Medical segment in India provides direct employment to over 10 million professionals, and opportunities going to be increase in very impressive manner; the employment opportunities are not just limited to doctors and nurses. This profession would need a good number of paramedical professionals and more importantly a large number of mid and senior level managers and with expertise across various specialties’.

According to the National Skill Development Corporation(NSDC), “By 2022, India would need 74 lakh medical service workforce” Besides, the size of the healthcare sector is anticipated to grow to Rs 9.64 lakh crore by 2017.

With many and different medical services, there are over 10 lakh allied health professionals in India in the areas of nursing associates, medical assistants, medical equipment operators, optometrists, physiotherapists, dieticians, dental assistants, and many other which is still short of the current necessitate. Also there is a significant gap in the availability of medical practitioners and it is a trend that is likely to continue for next few years. Currently India’s ratio of 0.7 doctors & 1.5 nurses per 1,000 people is dramatically lower than the WHO average of 2.5 doctors and nurses per 1,000 people. Moreover, there is an acute shortage of paramedical and administrative professionals.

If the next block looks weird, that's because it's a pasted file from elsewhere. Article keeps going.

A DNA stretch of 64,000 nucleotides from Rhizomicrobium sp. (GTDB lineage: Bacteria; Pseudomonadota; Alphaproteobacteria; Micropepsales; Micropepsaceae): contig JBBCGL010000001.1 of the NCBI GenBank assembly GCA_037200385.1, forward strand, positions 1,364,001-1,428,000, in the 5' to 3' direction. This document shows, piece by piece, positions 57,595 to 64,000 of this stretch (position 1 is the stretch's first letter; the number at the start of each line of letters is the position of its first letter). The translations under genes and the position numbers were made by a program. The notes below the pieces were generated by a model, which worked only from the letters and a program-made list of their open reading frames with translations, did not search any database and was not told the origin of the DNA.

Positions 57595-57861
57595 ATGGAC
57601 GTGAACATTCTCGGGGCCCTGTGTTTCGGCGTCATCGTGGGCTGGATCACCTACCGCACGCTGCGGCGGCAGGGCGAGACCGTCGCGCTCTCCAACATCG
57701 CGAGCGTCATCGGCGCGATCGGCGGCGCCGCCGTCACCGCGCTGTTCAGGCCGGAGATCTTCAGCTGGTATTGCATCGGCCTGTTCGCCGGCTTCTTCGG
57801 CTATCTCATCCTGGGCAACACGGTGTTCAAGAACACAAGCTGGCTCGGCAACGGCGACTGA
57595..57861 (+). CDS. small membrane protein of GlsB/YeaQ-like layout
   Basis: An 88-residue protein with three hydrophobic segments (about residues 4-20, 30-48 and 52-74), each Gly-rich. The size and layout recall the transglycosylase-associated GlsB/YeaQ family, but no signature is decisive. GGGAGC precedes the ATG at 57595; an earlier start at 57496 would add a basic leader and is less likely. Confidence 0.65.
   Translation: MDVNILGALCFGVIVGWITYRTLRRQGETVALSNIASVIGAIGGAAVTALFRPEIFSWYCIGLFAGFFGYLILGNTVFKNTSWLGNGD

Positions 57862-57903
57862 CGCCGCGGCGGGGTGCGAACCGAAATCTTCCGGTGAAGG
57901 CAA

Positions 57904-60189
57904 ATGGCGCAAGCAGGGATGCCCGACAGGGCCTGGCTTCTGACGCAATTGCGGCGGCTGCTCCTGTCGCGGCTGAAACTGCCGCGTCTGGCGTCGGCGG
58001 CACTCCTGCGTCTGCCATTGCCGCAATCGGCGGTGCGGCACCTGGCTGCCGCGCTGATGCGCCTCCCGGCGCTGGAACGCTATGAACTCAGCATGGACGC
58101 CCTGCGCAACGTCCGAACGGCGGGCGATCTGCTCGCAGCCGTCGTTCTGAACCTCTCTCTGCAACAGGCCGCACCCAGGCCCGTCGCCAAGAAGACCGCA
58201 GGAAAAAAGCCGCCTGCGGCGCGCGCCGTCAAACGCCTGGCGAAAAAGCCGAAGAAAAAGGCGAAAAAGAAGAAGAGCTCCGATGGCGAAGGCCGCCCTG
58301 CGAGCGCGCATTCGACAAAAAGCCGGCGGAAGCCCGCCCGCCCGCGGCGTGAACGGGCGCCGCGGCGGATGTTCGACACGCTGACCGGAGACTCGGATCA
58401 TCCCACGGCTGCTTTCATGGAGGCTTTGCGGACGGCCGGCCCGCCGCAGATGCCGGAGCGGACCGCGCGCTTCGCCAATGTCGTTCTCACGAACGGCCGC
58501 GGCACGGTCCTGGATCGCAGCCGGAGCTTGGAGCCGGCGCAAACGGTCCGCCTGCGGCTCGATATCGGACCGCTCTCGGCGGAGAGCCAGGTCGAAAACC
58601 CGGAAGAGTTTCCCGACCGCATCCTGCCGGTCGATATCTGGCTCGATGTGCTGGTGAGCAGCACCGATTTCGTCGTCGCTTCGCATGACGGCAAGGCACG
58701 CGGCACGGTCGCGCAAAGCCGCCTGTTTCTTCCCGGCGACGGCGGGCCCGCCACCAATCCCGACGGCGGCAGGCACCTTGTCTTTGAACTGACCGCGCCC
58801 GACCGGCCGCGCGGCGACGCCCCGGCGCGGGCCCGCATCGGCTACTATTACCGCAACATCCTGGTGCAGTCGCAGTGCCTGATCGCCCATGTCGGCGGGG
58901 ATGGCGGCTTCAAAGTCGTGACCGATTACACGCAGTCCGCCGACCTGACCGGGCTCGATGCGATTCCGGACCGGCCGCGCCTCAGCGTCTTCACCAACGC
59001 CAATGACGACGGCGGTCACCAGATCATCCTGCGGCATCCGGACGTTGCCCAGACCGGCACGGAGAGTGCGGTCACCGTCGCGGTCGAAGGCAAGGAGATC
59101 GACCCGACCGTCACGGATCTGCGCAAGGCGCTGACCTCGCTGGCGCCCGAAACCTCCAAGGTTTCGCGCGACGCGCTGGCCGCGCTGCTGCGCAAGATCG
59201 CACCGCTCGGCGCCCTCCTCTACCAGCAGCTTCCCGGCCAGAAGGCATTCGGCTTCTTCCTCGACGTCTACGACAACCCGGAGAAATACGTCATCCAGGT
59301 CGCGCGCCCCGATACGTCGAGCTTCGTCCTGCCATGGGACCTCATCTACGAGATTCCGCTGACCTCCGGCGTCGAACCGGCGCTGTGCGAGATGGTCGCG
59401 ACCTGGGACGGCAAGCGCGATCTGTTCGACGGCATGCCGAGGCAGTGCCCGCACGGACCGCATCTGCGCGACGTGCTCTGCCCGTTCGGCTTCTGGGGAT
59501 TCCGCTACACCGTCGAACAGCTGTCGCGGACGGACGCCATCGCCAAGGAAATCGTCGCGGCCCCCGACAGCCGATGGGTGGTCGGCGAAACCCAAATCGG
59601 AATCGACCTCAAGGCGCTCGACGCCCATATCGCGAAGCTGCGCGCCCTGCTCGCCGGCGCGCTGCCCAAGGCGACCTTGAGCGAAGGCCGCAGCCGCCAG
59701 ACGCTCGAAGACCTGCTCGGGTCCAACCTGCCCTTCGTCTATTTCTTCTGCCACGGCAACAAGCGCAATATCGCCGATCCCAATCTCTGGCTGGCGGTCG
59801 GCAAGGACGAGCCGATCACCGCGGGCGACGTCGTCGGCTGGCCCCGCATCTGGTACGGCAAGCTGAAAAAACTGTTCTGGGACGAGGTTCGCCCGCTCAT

There are over 7,50,000 registered Ayurveda, Yoga, Unani, Siddha and Homoeopathy practitioners in the country. These numbers, when joined with the total number of physicians shaped in allopathy, satisfy to an extent, the total requirement of medical practitioners required in the country,” NSDC predictions”.

To conclude, “India has become one of the most favoured or affordable destinations for patients looking for best healthcare care at cost much lower than that of other countries”. India can further leverage its status as a fairly priced and quality medical care provider, as result providing to a greater proportion of world population. “Therefore, there is urgency for both qualitative and quantitative skill development programs in the medical segment also policy designers and industry players need to concentrate on advancing technical skills of the clinical and non clinical medical professionals for progressed medical care services”.

Writer, Gayatri Poreddy is living in India. Gayatri Poreddy is part of our authors community since